But, it boils down to on an across the board time and price I need to produce the equivilant of $45 per hour in products. That does not mean I make a flat $45 per hour, some items it will take me an hour plus to make and they may only sell for $15-$25, but I have others that sell for $5 that I can make over a doz of in an hour and I have a few $25-$30 items that I can make 2.5 of an hour. So, I average it out over the course of a day or a week.

Brad
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JimQuarles
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Re: Valuation of pieces
Reply #3 - Dec 24th, 2009 at 12:40pm
 
I can't tell you where to start.  Pricing will also depend on your reputation.  As you sell more pieces and develop your skill the demand for your work will increase.  According to the rules of supply and demand, as the demand goes up so does the price.

One way to get an idea of what your work is worth is to make a contribution to a charity auction.  (for tax purposes, the value of the contribution is just the cost of materials)

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Dale Bonertz
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Re: Valuation of pieces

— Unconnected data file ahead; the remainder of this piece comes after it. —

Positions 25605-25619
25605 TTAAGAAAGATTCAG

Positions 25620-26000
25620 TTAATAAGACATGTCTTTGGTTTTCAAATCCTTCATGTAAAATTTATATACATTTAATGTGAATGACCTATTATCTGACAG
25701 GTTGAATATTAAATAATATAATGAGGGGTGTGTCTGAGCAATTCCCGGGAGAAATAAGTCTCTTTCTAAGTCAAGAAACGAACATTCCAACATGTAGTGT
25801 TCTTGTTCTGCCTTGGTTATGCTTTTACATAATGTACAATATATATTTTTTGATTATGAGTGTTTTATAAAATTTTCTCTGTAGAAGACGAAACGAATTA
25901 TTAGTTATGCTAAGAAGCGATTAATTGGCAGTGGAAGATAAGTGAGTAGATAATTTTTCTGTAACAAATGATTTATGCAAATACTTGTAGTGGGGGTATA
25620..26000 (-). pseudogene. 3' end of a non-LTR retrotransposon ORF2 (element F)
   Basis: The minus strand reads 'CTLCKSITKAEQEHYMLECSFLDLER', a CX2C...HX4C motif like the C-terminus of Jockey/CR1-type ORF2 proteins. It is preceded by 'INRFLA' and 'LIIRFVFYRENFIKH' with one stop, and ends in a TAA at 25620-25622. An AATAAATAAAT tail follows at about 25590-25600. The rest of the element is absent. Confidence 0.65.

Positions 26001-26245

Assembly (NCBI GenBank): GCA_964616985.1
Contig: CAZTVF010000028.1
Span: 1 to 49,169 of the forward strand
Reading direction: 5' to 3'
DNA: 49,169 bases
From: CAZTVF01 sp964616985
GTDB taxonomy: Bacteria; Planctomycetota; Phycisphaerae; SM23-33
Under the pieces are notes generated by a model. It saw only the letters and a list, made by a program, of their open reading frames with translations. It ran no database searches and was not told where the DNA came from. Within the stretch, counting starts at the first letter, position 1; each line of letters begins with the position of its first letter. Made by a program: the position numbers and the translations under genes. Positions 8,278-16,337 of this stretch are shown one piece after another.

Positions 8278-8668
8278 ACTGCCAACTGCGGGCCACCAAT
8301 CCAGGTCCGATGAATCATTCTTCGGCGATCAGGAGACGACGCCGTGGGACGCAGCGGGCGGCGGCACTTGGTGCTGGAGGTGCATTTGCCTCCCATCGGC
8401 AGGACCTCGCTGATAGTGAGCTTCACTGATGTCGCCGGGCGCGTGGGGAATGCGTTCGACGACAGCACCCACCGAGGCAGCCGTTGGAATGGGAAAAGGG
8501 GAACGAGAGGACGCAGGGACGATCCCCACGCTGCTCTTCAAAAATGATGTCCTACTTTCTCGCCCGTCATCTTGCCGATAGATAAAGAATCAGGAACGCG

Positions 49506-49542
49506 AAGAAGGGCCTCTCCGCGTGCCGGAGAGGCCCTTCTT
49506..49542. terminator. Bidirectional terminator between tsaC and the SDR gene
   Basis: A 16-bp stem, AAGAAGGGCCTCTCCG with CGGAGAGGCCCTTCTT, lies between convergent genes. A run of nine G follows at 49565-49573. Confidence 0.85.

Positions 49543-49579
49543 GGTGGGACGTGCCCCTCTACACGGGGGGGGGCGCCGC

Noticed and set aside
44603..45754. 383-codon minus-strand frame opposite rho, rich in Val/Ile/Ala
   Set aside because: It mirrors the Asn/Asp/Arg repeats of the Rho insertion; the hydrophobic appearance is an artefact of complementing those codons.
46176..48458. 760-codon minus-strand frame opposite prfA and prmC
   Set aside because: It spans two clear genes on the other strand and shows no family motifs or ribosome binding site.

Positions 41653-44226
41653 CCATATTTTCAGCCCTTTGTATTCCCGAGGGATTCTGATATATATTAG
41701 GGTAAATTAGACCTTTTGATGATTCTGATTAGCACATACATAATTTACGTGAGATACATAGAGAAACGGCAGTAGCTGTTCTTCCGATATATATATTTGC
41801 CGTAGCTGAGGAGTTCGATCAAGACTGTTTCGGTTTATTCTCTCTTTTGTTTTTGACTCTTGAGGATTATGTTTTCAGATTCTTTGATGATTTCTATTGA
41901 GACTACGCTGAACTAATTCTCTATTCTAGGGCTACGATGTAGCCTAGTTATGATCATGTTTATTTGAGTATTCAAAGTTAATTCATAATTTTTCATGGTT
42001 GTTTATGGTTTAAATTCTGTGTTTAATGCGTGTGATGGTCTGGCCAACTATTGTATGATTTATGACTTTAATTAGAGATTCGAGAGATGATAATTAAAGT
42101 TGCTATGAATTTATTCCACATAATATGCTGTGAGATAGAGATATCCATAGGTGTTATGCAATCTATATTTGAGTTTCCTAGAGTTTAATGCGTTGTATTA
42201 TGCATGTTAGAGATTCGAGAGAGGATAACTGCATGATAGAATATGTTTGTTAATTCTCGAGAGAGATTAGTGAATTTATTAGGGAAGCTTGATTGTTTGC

Reply #4 - Dec 24th, 2009 at 1:26pm
 
Jim,

I donate a lot of bowls to differant charity auctions and I don't use that as a barometer.  Main reason is even though it is a charity people are instinctively cheap and go to those auctions and way under bid what things are worth.  They get a really good deal on something and the charity made free money from a donation.  The closest that I have ever seen anything sold at auction and value was at our last Rocky Mountain Woodturners Symposium.  We hired a professional auctioneer and he was great at getting every dollar he could but still most things sold for anywhere from 75% to 40% of actual value IMHO.

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Robert Harper